Citing American violations of international law, Khrushchev firmly refused to comply with the ultimatum (Source 8). As the United States enforced the blockade, Castro sent a message to Khrushchev supporting use of nuclear missiles in response to a US invasion (Source 9). Finally, on October 27, the two sides negotiated and reached an agreement that included a secret promise given to remove Jupiter missiles from Turkey (Source 10). The next day, the Soviet Union publicly affirmed that its missiles would be removed from Cuba in exchange for a non-invasion pledge from the United States. The secret deal to remove US missiles from Turkey did not become known until the 1980s.
Teacher Background: Ambassador Dobrynin's cable to his Foreign Ministry regarding his negotiations with US Attorney General Robert Kennedy presents several difficulties for English learners. It contains sophisticated, academic vocabulary and long, complex sentences. It is lengthy. Most significantly, it contains Dobrynin's version of a conversation between Kennedy and himself. As the voice switches back and forth between Dobrynin's and Kennedy's voices, English learners may have trouble understanding who is "we" and "you" at any given point. Several literacy strategies are combined to support English learners with this source: vocabulary, condensed text, guidance on referrers, and text structure analysis.
- After you distribute Source 10, "Cable, Ambassador Dobrynin to the Soviet Foreign Ministry, " to all students, distribute Student Handout 10.9 to English learners. They will have two handouts in total. With the whole class, go over the Context section to be sure that students understand the purpose and the surrounding context of the source.
- Teach the vocabulary listed below along with any other words that might cause difficulty. Explain the overall structure of the source as Dobrynin's summary of a negotiation between Robert Kennedy and himself. Review paragraph 1 with students. Ask them: Who is "me"? Who is "him"?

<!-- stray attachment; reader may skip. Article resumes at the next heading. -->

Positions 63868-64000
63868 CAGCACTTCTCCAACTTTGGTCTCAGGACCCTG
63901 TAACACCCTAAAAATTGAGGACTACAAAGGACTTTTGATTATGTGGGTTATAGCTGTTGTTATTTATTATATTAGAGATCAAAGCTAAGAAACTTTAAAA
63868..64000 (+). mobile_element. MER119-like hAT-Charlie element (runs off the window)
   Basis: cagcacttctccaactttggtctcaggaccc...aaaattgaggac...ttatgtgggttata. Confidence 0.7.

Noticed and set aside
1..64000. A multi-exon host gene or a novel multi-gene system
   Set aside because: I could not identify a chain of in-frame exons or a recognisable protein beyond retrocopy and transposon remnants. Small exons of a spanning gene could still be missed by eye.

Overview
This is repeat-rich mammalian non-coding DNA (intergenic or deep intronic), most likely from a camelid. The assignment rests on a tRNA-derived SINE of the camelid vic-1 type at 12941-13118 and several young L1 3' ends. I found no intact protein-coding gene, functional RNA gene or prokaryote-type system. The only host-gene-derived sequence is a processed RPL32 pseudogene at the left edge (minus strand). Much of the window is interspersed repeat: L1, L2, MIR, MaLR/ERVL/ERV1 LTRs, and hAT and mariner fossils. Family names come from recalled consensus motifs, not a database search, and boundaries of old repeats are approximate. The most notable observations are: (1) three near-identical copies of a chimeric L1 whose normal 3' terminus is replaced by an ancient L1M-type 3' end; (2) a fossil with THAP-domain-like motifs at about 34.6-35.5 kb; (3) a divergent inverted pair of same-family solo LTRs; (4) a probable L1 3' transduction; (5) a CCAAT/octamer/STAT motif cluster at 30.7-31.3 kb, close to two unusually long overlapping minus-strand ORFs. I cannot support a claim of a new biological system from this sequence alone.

- Assign students to groups or pairs to analyze the remaining paragraphs of the source. Their task should be to identify the problem (paragraph 2) and the terms of the negotiated agreement. English learners should be placed together in groups or pairs. They will have a shorter version of the text and support scaffolds to complete these tasks.
- Have students share out the problem and the terms of the negotiated agreement. Correct any misconceptions. Follow up with analysis questions about the tone of the source, the reasons for Kennedy's insistence that removing the missiles in Turkey be kept secret, and the nature of negotiations, as time permits.
- Discuss how this source helps answer the investigative question, How was the Cold War waged all over the world?
negotiation: discussion between two or more sides to try to come to an agreement. The points each side wants and will give to the other side are called terms.
arm: (verb) put weapons on
respond to fire with fire: allow the pilots to fire back if their planes are fired upon
essence: the most important feature of a thing
The Library of Congress. The Library of Congress’ Primary Source Analysis Tool supports an inquiry model of instruction by asking students to first observe, then reflect, then question. Their customizable tool includes specific prompts for student interrogation of books and other printed materials, maps, oral recordings, photographs and paintings, and many other types of primary sources.
The National Archives and Records Administration (NARA). NARA has developed a vast collection of document analysis worksheets, ready for classroom use. Their website offers teachers a wide collection of customizable tools – appropriate for working with photographs, maps, written documents, and more. NARA has also customized their tools to meet the needs of young learners, and intermediate or secondary students.